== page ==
In what social media circles are calling an “unbelievable” series of events, a landlord is being investigated by police in Victoria after she allegedly broke into the rental property she leased and let the tenant's pets out of the backyard.
According to Kirk Stafford, property department manager at Buxton Real Estate in Albert Park Melbourne, the tenant had received a verbal agreement for her two pet Golden Retriever dogs to live at the property, but only after the application was approved.
“Once the landlord and I were aware of the possibility of animals on the property, I went through the appropriate channels and got first verbal and then written approval from the landlord,” he told Residential Property Manager.
However, last month, without informing the tenant or property manager, the landlord attended the property to supervise a hot water service replacement and found the animals in the backyard. According to Mr Stafford, the landlord became irate and demanded a 14-day Notice of Breach be served to the tenant.
Yet, 12 days later, the landlord allegedly broke into the rental property by enlisting the help of a locksmith, said Mr Stafford.
“The owner attended the property at 9:30am without telling any party she was doing so. I actually spoke to her the day before and no mention was made of her intention. However, she did ask for copies of the full tenant file to be sent to her,” Mr Stafford explains.
“She first climbed over a 2.4 metre-high back fence by using the garbage bin as a ladder – the neighbour came out and asked her what she was doing and she said she was a friend of the tenant and was feeding the dogs.”
According to Mr Stafford, it was at this point she opened the back gate allowing the two dogs onto the street.
“Then she rang a locksmith, saying she was the tenant and had locked herself out,” Mr Stafford continued.
“When the locksmith wanted payment, she got him to drive her to the closest ATM to withdraw the cash to pay him and walked back to the property. He forgot to take a small tool with him, and realising this, returned to the house, where he found nobody home. He left his card with the neighbour who had been chatting to the owner while she was waiting for the locksmith earlier.”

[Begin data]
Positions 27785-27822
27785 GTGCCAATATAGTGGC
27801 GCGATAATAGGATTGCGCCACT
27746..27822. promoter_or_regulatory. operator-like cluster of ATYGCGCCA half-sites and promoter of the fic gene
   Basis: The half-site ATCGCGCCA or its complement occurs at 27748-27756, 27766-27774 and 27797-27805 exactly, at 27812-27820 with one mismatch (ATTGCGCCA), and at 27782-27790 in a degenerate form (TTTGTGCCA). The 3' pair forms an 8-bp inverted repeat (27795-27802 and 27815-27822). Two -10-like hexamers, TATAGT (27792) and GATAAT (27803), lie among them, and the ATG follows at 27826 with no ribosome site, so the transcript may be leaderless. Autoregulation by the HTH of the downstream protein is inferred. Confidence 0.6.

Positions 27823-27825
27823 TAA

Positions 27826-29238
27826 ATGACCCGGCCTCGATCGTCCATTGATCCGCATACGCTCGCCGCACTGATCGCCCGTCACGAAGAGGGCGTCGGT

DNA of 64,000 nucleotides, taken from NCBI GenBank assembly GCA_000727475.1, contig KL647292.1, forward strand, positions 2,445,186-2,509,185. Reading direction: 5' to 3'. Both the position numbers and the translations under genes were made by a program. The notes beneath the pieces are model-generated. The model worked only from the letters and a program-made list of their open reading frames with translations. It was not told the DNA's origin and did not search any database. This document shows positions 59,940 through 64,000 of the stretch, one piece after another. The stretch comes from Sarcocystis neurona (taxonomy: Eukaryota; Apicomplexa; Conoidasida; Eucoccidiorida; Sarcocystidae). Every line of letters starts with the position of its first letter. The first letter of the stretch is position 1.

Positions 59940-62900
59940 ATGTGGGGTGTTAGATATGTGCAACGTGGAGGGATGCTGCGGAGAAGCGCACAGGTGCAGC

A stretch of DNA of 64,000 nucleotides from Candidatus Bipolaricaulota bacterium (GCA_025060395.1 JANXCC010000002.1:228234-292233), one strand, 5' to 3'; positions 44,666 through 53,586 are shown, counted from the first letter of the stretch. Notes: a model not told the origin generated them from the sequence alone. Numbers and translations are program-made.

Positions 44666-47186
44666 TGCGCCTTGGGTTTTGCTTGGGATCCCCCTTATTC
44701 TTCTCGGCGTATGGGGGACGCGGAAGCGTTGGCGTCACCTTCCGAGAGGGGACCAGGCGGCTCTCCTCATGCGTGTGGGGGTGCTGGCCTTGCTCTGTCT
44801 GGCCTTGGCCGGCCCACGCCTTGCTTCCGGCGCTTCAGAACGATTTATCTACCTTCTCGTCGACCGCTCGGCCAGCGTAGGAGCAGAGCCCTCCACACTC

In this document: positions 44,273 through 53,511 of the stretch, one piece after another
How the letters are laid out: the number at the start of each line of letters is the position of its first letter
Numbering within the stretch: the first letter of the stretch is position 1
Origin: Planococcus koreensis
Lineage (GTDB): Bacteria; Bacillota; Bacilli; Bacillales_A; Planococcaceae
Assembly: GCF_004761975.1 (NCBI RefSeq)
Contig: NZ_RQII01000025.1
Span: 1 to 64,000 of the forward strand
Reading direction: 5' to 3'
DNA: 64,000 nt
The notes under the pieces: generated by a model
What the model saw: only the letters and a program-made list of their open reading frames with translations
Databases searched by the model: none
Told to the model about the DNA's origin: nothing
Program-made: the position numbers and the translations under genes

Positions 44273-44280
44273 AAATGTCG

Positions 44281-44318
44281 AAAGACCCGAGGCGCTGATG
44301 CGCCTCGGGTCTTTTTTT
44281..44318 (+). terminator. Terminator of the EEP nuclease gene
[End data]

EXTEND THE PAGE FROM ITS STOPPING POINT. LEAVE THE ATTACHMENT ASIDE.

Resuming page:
It is here the story takes an ugly twist, according to Mr Stafford.
“After returning to the house, the owner went to the tenant's fridge, pulled out a bottle of the tenant's wine and drank a fair proportion of it. The landlord went through the bathroom, took some of the tenant’s cosmetics, and apparently placed the locksmith’s tool in the toaster, which the tenant found when the locksmith returned that night to re-key the doors at no expense,” he said.
“The tenant found out what had happened when, after getting a call from St Kilda Animal Management, she went home to get the registration papers for the dogs and found the rear French doors open and called the police.”
Since the incident on Wednesday 19 June, Mr Stafford has sacked the owner, a Notice of Breach to the owner and a compensation claim are underway. The police are investigating and the tenant has vacated the property.
“Never in my almost 30 years in the industry have I seen anybody overstep the line this far,” Mr Stafford said.
“After I had received the call from the police informing me what had happened, I was just in complete shock that somebody could put themselves and their tenant in such a dangerous situation. We were lucky this wasn’t worse,” he said.
“It is the poor tenant I feel most sorry for – she is really shaken by the whole occurrence and now I am trying to call in all my favours to get her back into a property.
“I have to say, the assistance I have had within the community after I explained the circumstance, has been incredible,” he continued.
“We are in a competitive industry, but when things aren’t right our humanist nature comes out.”
According to Mr Stafford, there was little chance anyone could have prevented this from happening or foreseen the series of events that unravelled.
“I don’t see how this could have been avoided,” he said.
“It is right outside anybody's expectations of poor behaviour.”